Dr. Seth Donahue, a biomedical engineer at Michigan Technological University, is studying the physiology of bears to discover why they don’t develop osteoporosis. The disease, which is often linked to lack of bone movement in humans, does not seem to strike bears that can hibernate for up to six months and not worry about anything, let alone osteoporosis.
Dr. Donahue found that bears have a uniquely potent form of a substance called parathyroid hormone, which helps maintain bones. The ursine version of the substance spurs bone growth when it normally wouldn’t occur, offsetting the deterioration that one would expect for a bear snoozing away in the woods.
Dr. Donahue’s group has sequenced the gene for the bear parathyroid hormone and has had a small amount of it made synthetically. He’s applied for a government grant to fund the lab’s efforts to insert the gene into bacteria and coax them to produce the substance.
But how do you get a hormone sample from a bear in the first place? Very carefully. At first, Dr. Donahue relied on a colleague at Virginia Tech for blood samples taken from a half-dozen bears tracked with radio tags.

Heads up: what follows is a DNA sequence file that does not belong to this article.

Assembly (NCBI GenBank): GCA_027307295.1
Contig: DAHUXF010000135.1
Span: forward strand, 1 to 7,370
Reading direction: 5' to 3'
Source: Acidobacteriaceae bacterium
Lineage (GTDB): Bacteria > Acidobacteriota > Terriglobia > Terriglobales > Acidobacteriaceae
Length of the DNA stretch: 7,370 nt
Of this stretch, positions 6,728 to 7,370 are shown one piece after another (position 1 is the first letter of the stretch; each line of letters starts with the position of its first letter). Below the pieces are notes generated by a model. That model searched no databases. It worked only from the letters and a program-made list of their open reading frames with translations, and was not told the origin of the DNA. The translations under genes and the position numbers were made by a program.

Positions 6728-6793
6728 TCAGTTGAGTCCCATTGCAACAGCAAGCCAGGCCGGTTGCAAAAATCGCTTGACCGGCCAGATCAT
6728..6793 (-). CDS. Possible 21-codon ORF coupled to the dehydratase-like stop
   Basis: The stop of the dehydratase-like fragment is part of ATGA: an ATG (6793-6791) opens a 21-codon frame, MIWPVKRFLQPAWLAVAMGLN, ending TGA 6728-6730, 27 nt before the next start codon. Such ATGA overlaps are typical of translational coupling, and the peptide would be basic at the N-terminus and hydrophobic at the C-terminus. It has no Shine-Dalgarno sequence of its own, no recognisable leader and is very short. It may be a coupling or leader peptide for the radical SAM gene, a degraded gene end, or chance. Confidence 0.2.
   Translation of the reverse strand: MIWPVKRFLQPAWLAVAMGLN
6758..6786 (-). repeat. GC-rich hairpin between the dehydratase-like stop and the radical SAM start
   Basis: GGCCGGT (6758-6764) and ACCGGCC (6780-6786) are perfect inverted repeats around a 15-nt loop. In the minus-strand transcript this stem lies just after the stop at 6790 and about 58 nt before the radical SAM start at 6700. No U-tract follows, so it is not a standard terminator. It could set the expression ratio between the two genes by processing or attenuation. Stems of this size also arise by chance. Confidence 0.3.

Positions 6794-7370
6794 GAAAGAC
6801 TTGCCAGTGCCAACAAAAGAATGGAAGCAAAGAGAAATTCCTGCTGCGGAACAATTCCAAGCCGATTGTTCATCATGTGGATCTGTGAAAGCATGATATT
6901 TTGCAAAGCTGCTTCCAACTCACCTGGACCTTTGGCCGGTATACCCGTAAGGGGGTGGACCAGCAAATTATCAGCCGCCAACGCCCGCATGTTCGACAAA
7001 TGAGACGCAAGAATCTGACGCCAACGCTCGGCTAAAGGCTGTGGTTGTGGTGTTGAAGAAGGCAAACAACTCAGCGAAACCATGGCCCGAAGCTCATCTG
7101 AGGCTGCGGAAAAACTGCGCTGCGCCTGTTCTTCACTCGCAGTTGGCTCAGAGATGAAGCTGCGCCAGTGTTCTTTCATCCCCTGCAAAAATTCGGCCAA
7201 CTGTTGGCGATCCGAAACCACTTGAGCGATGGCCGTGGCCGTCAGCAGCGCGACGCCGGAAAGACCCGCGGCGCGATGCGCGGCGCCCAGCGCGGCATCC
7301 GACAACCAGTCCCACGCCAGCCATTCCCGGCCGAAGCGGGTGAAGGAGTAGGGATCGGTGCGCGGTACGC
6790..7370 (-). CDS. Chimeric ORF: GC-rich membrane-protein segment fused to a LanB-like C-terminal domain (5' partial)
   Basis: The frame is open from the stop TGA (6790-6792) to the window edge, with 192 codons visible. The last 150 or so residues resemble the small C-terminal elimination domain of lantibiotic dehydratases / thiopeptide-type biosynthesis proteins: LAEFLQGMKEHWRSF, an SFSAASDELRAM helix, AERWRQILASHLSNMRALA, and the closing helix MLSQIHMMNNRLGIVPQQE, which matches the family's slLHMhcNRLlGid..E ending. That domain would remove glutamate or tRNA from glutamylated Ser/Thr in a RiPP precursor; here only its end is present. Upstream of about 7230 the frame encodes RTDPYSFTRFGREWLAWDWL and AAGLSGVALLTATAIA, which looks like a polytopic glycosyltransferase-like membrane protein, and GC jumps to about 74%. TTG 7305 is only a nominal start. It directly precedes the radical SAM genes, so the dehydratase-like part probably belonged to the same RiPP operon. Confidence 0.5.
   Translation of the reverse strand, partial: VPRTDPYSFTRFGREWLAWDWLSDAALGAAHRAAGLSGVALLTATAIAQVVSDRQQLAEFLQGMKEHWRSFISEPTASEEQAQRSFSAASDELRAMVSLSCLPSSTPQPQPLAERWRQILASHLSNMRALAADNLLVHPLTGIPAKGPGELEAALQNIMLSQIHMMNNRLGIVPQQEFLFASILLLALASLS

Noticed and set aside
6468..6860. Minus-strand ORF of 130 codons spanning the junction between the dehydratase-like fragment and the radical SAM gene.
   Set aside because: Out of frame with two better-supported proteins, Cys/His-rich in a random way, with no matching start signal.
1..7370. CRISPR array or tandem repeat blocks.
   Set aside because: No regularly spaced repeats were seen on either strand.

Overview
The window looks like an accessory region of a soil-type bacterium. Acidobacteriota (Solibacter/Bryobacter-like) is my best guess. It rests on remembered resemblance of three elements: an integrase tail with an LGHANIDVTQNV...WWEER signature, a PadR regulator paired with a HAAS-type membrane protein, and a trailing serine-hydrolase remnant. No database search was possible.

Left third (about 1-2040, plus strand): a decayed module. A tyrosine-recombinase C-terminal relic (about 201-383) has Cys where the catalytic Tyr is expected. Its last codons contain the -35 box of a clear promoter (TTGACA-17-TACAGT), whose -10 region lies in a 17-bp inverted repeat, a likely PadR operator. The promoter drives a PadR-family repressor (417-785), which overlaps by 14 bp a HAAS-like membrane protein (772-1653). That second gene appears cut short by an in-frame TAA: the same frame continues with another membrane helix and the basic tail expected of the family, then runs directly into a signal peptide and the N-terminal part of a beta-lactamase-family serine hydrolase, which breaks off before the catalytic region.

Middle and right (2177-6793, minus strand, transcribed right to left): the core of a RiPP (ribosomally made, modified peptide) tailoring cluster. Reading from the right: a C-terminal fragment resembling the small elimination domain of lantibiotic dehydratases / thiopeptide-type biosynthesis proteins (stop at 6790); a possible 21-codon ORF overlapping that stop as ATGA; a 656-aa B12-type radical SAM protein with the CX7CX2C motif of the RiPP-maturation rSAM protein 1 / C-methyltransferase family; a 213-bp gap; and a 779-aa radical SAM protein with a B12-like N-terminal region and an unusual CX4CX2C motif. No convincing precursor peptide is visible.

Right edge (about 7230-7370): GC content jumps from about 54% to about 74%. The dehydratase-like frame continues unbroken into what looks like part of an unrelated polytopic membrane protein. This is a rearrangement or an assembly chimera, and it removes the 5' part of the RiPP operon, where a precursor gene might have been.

Even hibernating bears need to be anesthetized before a needle is inserted to draw their blood, or they might awaken, distorting the results and putting the researchers at risk. “It’s not like rats where you can get 100 animals and bring them into the lab and do whatever you want with them,” Dr. Donahue said.
Its not clear whether hedgehogs, bats, or mouse lemurs, all of which also hibernate in the winter, are prone to osteoporosis. Perhaps it would be wise to look into that, as trying to get at and anesthetize a sleeping bear can lead to a grizzly loss of one of your lab techs.
More at the Wall Street Journal…